Dutch Advice to Obama on Same-Sex Marriage

Nadette De Visser on what a decade of same-sex marriage in the Netherlands can teach the U.S.

Bas Czerwinski / AP Photo

The Dutch, who legalized same-sex marriages more than a decade ago, have a little advice to offer President Barack Obama, in the wake of his announcement that he, too, supports such a measure.

For one thing: the passage of time wears on most controversial decisions, even if resistance remains. And secondly: persist!

In 2001 the first same-sex marriages in the Netherlands were celebrated with great fanfare and publicity. At ceremonies people would pass out favors of small Delft-blue porcelain figurines. But rather than the usual depiction of a boy and a girl, kissing, these figurines showed a Dutch boy kissing a Dutch boy and a Dutch girl kissing a Dutch girl.

In that first year, too, people rushed to get married. In the Netherlands, a country of about 16 million people, there were 2,414 same-sex marriages, according to the Dutch Central Bureau of Statistics. But already the following years, the number started to decline. Since 2005 the number of same-sex marriages has held steady at around 1,200 every year.

But even as the Dutch now take a prosaic view on same-sex marriage, some people still seek to thwart the wedding plans of same-sex couples. Only a few months ago a civil servant lost his job because he refused to register same-sex couples—a case that isn’t unique. In fact, a whole subset of Dutch functionaries has become known as “refusal civil servants” because of such actions, leading to an intense political debate about whether a public servant should be fired for refusing.

Jan Wolter Wabeke, now an appellate court judge who played a key role in setting the wheels in motion toward changing the marriage law, says the separation of church and state is important. “Nobody wants to hijack holy marriage, or the sacraments of religious wedding,” he says. “This is a contract of care between two partners, a legal marriage.”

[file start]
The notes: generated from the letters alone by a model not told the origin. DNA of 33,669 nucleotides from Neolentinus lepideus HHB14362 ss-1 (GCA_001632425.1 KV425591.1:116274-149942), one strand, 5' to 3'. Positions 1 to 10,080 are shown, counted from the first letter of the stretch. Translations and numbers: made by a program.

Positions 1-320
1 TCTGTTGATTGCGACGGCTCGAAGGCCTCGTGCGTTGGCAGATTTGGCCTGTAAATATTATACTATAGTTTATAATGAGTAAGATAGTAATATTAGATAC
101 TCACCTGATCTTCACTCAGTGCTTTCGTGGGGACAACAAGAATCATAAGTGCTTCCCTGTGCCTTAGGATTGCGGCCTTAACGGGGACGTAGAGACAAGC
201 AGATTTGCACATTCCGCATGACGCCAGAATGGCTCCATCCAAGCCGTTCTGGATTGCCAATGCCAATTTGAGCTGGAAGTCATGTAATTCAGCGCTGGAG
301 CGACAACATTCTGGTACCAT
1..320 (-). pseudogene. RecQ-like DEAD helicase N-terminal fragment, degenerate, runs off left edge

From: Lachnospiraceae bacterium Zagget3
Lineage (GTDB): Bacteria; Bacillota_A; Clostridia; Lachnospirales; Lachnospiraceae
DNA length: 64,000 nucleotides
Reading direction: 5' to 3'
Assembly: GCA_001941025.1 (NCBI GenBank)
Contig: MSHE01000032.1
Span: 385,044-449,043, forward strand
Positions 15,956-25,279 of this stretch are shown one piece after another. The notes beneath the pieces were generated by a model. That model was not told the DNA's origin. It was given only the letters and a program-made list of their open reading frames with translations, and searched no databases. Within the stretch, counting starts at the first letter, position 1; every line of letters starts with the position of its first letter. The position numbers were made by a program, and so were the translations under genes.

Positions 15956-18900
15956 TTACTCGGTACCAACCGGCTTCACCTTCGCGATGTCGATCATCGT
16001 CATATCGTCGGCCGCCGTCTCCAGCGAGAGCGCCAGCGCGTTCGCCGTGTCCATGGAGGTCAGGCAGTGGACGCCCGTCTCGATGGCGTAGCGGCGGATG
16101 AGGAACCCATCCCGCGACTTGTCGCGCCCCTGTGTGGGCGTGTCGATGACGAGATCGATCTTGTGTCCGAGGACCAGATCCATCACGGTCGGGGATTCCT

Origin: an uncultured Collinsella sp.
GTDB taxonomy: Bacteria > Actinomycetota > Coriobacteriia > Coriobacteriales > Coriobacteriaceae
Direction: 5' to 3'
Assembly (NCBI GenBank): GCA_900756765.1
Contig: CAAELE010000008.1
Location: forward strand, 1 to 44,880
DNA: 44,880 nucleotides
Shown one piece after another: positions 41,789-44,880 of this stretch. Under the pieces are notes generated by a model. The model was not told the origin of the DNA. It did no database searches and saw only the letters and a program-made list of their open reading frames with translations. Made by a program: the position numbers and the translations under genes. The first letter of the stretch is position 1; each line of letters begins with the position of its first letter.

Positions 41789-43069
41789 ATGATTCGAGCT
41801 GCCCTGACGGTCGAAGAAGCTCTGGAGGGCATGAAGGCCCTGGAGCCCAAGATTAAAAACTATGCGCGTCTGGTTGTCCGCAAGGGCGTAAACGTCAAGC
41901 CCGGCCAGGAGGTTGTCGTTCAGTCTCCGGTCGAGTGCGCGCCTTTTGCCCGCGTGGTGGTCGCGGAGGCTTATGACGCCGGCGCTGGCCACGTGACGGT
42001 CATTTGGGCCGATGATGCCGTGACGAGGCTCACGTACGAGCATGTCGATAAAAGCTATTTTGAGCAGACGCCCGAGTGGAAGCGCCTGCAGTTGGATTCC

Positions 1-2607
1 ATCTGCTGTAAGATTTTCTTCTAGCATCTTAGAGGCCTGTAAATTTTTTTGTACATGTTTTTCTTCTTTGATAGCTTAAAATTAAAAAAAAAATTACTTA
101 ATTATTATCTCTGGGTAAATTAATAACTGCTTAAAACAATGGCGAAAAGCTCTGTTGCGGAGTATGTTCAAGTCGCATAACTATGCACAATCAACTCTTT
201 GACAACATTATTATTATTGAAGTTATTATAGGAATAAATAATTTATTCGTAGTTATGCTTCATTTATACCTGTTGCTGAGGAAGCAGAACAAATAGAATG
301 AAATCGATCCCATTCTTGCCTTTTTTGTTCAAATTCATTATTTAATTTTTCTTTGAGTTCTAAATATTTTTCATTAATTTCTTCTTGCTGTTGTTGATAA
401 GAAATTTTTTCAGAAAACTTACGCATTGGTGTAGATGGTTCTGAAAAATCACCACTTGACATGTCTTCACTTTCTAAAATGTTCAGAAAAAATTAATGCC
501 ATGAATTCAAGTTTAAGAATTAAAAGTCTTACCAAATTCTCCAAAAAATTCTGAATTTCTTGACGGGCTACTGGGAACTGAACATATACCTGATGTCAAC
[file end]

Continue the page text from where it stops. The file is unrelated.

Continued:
He anticipated continued opposition to same-sex marriage. After all, it took almost 13 years to get the law passed in the first place. “I estimated it would take three governments,” for the proposal to pass, he says. “The first would reject the proposal, the second would consider implementing it, and the third would endorse it.” And that is exactly what happened.

Wabeke didn’t work on it alone. In 1987 he called Henk Krol, the well-known spokesman for the center-right People’s Party for Freedom and Democracy (VVD) and an active member of the gay community working for equal civil rights. “’Did you ever read our marital law?’” Krol remembers Wabeke asking him. “’I just discovered something rather special. In Dutch marital law it says nowhere that a man should marry a woman or vice versa … It simply doesn’t specify gender. Shouldn’t we be looking into this?’” Krol responded immediately: “I jumped on my bike and rushed over to see him.”

The two devised a strategy, casting advocates of the cause “like you would in a film production,” Wabeke recalls. “They had to be lovable. We wanted two couples: two women, two men, longtime partners who wanted to get married. They had to be hardworking, not controversial in any other way, nothing strange, just normal people. They could be your teacher, your caretaker, your nurse, your neighbor.”

Krol, a political veteran, believes Obama must be thinking in strategic terms as well. “He is aware that public opinion in the U.S. has been changing. He also knows that the gay community and the gay-friendly companies could put large sums toward his campaign. And, most of all, you don’t want to be the president who goes into history as the man who held back civil rights for gay people.”

As it happens, just about the same time Obama announced that he fully supported gay marriage, Wabeke was about to put a compact disc recording in the mail to the White House, as a kind of encouragement. It’s a concert in the classical style of a work intended as “a musical monument” to “an emancipatory achievement.” It is meant to be played only when introduced by an explanation of what it represents.

Gays in the Netherlands have come a long way since 1987, and even since they were handing out figurines at the first weddings in 2001. But they know they have to keep the memory of their struggle alive to keep the future of their partnerships secure.